Skip to main content

Meditation isn’t always pleasant.

All sorts of things can come up when you practice mindful meditation, including thoughts, feelings, and physical sensations. All sorts of things that will try and “hook” your attention away from your practice.

Some of these hooks can be pleasant, like thinking about what you’re going to do this weekend. Some of them can be unpleasant, like how bored you feel or that your back hurts. When you’re new to meditation it can seem strange to focus on not thinking. Nothing. At all. In particular. And to remain open-minded and not judgmental when we do get hooked. The secret is when you notice you’ve been hooked, observe this (hmmm) without judgment (meh) and turn your attention back to something neutral, like your breath.

For best results, regularly practice mindful meditation in manageable doses, in quiet, calm environments.

The more you do it, the better you get. Just as lifting weights will make your body stronger, mindful meditation can make your brain stronger.

Meditation is a skill and it takes regular practice to maximize its benefits. If 20 minutes seems overwhelming, start with 3 minutes once a day.

You will notice added benefit with minimal effort if you are regularly practicing at different times of the day with different amounts of stressors. It’s all part of the rewiring process.

Like any good coping mechanism, meditation is less effective in more stressful situations. You might notice that a 20 minute session generally sets you up well for the day, but right before a test you might realize the relaxation effects wear off much more quickly. Don’t get discouraged if you notice this.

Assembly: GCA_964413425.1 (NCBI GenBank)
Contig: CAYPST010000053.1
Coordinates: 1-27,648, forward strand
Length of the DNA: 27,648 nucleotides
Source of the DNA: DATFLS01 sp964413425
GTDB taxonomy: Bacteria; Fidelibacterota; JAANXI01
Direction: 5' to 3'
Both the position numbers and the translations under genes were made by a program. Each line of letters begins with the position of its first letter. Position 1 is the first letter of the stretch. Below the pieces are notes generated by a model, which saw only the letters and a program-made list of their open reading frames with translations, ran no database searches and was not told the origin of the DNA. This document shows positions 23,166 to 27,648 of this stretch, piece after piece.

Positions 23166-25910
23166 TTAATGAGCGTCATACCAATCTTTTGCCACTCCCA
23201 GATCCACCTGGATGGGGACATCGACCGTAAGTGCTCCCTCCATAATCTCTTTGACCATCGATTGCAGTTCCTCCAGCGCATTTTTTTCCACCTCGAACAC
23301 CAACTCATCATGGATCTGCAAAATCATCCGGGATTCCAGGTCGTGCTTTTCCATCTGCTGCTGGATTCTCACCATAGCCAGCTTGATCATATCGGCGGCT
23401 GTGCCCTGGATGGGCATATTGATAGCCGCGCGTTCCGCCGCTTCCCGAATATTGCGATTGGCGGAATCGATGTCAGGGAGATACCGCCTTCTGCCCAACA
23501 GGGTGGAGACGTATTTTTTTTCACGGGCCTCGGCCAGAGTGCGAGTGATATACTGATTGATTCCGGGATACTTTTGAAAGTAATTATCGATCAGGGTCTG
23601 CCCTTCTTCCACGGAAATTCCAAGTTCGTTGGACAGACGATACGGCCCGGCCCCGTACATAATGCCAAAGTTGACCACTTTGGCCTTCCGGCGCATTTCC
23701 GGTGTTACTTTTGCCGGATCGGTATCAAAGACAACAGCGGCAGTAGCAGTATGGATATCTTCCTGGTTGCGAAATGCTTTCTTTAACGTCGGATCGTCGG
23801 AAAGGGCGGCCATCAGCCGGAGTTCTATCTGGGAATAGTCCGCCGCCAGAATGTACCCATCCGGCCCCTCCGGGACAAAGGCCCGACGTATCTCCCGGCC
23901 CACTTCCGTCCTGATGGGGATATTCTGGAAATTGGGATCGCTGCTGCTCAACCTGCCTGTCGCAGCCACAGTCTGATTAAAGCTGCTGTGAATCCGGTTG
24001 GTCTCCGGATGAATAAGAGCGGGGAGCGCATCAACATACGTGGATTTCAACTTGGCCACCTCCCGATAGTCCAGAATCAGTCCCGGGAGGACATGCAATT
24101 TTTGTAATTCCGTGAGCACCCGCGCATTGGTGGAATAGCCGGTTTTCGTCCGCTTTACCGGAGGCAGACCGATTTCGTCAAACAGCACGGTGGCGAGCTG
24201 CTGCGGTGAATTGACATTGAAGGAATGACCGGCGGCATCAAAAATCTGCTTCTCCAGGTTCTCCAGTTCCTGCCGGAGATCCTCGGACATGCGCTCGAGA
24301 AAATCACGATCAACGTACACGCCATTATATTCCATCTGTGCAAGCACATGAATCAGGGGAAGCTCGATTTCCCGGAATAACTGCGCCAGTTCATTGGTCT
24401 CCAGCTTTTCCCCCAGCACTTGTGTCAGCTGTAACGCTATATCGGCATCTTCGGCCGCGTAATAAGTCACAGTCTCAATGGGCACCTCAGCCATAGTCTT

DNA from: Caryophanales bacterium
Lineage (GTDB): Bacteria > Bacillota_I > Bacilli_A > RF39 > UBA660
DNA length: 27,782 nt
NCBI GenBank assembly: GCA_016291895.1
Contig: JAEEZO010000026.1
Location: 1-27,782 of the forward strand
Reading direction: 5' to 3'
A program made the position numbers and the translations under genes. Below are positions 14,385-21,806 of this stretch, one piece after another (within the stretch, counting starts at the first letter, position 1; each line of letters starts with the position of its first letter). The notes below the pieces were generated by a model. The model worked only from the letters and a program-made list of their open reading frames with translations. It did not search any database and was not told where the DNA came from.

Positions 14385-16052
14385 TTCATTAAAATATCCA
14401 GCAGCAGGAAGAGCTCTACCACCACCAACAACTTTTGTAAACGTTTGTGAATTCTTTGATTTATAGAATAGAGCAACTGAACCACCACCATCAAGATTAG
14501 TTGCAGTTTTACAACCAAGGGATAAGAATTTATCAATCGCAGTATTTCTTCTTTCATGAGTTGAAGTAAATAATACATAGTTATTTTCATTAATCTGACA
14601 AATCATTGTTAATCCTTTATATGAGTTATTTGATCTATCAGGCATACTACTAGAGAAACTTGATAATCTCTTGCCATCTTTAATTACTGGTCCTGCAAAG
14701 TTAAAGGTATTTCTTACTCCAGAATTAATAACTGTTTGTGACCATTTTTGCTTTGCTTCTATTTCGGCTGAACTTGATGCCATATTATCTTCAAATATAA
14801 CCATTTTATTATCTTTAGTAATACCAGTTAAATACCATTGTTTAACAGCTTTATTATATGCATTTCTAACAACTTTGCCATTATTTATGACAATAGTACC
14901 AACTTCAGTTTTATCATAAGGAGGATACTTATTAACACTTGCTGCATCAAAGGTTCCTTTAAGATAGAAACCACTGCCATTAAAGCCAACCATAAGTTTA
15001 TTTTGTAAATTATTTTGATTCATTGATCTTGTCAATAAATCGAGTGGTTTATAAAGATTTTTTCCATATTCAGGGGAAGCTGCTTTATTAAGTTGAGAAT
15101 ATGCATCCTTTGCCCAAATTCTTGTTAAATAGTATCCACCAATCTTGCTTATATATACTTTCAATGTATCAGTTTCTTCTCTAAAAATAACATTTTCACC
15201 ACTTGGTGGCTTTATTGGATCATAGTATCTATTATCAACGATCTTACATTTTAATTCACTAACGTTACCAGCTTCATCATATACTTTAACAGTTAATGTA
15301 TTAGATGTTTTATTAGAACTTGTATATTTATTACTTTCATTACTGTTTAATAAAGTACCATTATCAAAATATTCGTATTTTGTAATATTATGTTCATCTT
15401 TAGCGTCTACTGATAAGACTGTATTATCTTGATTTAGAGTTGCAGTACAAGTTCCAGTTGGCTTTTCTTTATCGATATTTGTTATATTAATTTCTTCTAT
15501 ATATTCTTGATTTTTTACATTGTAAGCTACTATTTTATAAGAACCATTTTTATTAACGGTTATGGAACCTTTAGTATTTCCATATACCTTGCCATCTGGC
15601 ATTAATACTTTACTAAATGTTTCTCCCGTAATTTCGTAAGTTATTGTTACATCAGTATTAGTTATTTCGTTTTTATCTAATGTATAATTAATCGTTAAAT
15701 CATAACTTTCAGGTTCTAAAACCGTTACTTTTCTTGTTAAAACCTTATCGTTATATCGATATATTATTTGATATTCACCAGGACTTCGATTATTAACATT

Experimenting with different types of meditation is important.

You may have tried meditation before and didn’t think it was for you. Not all meditations are the same! Give it another try! 

You may find that active thinking meditation is more engaging and easier for you. You may more fully appreciate a resting meditation that has an active physical component, such as yoga. Some note having peaceful background noise can be helpful in not getting hooked as often.

Even if you’ve found something that is working, experimenting can give you more tools for your tool kit.


(1-10, with 10 being the best)



Stop, Breath and Think


Free! Great for beginners, lots of meditations of different lengths to choose from. Very user friendly, has a great tutorial and you can track your progress easily. Has a self-meditation timer.

Not all of meditations are free. More experienced practitioners might get bored.



Free! This app focuses on several Mindfulness Techniques and target very specific things such as test or performance anxiety, dealing with conflict or worry. You can create a “favorites” list to store the things you like and get tips for other things you can do.

There are A LOT of features. It will take patience and time to get everything set up and use. Their approach to some issues may be too basic for a medical student.

The Smiling Mind


Free! Lots of great preloaded mindful meditations  of various lengths. Great variety of sessions for any skill level.  You can also track your progress. User friendly.  You can turn music on or off.

While there are a lot of free meditations, they aren’t as specific as other apps (like for test anxiety or sleep).



Free! Several preloaded meditations of various lengths. Great variety of sessions for any skill level.

Not all meditation sessions are free; to get a good variety you’d have to pay for some and you need wifi to download them.